The definition of this threat is not exactly clear, but last week Putin gave his most explicit warning: “The territorial integrity of our homeland, our independence and freedom will be guaranteed, I will emphasize that again, with all the means at our disposal. . And those who try to blackmail with nuclear weapons should know that the prevailing winds can turn in their direction.’
For most observers, such dire warnings are a hopeless gamble. US officials have said they do not believe Putin will resort to tactical nuclear weapons, although they cannot rule out the possibility.
‘Putin is cornered’: Ex-CIA officer predicts Putin’s next move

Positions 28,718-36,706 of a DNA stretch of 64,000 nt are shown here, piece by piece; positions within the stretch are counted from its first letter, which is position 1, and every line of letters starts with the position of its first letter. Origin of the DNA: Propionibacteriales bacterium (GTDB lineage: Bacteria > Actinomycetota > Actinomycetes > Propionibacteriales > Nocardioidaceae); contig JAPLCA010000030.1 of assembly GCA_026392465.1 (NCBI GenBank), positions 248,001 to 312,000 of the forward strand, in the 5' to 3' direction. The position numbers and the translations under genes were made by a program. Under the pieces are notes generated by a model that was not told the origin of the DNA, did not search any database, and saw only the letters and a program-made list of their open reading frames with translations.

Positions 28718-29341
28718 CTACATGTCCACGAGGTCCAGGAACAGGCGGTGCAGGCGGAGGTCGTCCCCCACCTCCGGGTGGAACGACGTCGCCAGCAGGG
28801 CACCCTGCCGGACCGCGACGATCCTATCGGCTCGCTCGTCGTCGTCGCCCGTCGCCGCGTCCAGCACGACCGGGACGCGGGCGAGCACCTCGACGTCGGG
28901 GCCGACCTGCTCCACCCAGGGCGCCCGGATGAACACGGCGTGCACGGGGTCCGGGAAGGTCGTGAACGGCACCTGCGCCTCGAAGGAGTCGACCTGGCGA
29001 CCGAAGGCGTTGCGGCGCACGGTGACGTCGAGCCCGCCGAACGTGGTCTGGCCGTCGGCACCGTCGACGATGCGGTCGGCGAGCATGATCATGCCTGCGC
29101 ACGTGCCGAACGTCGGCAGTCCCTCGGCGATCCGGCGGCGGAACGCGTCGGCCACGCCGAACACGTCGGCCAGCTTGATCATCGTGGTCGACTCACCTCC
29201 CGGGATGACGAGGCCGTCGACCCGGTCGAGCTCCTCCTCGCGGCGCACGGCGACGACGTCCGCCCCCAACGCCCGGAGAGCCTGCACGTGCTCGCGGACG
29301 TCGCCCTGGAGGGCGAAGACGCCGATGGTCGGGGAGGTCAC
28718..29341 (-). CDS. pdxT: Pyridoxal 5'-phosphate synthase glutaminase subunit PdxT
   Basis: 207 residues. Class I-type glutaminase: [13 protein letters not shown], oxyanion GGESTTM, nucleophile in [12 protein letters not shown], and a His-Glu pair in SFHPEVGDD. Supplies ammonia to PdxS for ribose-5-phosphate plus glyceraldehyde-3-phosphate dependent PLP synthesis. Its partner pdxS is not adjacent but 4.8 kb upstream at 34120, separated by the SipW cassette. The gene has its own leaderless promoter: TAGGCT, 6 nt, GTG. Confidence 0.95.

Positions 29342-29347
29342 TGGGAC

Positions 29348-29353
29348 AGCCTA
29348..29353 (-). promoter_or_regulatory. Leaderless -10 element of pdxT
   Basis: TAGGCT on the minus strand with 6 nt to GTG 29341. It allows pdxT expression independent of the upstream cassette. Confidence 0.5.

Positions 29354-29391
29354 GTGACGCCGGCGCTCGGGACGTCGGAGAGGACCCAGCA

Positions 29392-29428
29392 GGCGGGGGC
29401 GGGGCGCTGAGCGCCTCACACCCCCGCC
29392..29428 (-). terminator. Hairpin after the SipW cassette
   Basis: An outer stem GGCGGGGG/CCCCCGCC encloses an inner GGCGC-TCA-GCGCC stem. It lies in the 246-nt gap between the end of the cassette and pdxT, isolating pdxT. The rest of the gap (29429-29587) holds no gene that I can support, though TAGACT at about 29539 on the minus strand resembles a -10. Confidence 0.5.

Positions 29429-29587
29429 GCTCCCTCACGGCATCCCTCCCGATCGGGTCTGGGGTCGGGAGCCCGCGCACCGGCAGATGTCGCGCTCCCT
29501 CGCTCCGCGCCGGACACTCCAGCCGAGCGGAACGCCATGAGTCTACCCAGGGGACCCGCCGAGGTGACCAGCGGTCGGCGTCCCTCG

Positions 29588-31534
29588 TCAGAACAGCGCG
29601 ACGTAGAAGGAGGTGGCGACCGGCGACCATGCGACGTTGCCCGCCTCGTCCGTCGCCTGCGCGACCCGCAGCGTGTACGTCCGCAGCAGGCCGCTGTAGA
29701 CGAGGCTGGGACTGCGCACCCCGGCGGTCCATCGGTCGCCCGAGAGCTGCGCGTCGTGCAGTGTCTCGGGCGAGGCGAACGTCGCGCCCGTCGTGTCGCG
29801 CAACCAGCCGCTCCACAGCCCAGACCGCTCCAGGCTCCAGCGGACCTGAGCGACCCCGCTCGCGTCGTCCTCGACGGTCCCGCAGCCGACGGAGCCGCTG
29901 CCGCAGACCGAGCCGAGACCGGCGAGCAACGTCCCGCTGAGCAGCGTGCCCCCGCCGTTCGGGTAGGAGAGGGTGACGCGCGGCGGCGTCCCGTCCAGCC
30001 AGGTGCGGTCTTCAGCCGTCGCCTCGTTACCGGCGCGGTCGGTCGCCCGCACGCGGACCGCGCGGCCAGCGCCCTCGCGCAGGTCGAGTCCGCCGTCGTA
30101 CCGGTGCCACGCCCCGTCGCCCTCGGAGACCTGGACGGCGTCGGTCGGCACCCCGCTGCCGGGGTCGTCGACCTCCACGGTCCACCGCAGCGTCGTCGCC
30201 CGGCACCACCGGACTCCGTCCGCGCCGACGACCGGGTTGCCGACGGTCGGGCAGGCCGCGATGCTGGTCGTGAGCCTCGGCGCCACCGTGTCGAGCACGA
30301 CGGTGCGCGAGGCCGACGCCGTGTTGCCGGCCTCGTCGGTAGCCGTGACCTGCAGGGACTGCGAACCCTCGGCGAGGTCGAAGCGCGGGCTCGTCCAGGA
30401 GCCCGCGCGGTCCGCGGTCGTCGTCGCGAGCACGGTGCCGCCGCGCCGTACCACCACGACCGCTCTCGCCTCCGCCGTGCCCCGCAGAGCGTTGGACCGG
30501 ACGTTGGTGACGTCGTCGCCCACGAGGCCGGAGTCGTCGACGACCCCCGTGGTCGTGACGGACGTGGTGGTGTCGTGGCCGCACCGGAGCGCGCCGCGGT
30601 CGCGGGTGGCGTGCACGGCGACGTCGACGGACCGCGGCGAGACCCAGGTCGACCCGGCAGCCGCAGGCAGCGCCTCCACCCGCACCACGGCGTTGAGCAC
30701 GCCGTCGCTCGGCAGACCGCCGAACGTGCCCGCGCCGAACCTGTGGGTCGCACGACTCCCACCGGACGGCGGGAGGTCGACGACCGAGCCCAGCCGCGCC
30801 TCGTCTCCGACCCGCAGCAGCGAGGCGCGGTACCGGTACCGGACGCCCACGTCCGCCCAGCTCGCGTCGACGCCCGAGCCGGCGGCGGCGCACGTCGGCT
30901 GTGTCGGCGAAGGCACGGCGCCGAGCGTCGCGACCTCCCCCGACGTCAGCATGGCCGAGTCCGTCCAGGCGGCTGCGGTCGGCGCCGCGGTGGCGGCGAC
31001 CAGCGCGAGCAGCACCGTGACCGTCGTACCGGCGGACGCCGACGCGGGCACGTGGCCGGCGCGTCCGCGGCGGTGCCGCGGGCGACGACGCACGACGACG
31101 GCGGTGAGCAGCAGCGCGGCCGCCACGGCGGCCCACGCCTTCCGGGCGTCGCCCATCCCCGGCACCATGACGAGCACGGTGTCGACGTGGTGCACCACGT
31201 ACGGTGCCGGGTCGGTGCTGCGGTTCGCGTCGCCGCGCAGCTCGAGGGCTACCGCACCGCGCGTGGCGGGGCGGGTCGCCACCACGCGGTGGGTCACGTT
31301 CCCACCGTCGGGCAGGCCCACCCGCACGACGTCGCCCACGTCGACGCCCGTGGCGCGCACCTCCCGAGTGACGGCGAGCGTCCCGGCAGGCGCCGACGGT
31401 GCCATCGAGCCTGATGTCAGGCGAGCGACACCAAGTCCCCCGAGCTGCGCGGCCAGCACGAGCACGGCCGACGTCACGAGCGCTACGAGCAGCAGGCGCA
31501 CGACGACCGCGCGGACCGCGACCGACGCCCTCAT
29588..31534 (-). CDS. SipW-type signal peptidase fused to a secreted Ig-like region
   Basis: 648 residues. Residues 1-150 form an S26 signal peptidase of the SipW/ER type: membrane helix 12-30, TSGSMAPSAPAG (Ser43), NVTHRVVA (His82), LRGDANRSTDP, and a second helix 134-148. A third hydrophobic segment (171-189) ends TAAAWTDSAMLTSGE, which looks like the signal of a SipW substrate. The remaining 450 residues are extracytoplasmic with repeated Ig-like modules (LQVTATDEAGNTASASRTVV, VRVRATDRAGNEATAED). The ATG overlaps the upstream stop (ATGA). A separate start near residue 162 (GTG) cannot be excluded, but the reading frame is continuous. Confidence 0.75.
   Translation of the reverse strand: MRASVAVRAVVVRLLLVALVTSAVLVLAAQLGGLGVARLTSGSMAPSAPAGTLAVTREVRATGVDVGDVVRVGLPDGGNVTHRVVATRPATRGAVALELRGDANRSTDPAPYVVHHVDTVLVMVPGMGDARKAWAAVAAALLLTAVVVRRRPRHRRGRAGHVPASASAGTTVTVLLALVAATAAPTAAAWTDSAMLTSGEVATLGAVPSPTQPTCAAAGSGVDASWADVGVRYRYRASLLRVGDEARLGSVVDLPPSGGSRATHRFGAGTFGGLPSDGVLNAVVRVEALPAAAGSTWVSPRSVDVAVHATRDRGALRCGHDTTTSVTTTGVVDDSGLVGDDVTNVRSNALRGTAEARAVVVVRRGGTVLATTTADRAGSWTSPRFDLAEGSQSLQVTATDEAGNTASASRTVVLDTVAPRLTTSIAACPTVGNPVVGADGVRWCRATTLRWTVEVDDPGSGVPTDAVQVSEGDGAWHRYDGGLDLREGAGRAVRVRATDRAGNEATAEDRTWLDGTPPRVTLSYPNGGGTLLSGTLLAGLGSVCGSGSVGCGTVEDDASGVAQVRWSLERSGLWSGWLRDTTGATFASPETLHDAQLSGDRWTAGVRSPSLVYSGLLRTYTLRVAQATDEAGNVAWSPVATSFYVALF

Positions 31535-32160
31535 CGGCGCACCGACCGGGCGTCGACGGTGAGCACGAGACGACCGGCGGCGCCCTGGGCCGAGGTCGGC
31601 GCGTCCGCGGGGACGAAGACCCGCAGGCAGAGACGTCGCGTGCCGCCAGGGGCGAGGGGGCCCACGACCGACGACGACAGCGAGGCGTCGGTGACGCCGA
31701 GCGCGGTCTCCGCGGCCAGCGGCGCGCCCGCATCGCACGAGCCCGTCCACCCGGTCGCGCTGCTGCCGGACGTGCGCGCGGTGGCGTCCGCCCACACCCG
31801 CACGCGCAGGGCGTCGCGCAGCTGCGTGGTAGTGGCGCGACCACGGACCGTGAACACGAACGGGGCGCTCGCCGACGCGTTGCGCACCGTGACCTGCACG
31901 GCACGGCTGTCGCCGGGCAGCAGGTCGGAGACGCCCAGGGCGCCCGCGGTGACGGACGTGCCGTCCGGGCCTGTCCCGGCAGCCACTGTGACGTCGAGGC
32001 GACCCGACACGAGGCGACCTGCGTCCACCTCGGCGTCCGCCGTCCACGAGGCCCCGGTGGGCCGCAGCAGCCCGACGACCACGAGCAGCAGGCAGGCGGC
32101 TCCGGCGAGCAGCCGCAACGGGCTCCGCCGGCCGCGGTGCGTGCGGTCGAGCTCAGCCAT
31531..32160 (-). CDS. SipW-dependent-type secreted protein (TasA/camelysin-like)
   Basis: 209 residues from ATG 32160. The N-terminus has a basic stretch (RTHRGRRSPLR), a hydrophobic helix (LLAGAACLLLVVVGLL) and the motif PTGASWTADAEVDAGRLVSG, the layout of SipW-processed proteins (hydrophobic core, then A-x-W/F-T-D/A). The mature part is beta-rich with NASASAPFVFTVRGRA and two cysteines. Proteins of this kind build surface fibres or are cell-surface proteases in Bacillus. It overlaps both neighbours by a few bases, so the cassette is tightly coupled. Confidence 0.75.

The threat is “definitely elevated” compared to earlier this year, multiple sources told CNN on Wednesday. The US has privately warned Russia in recent months not to take such a catastrophic step.
But so far, there are no signs that Russia plans to use it and “the overall assessment has not changed,” said a source familiar with the intelligence.
Putin may also be hoping that the annexation ceremonies will strengthen public opinion behind his goals after widespread complaints and protests over the poorly executed partial mobilization.
It enjoyed stratospheric approval following the annexation of Crimea following a similar so-called referendum in 2014, but much has changed since then. The Russian sanctions are weighing heavily (and the annexation process will bring more) and have suffered at least 70,000 casualties in Ukraine, according to US and NATO officials.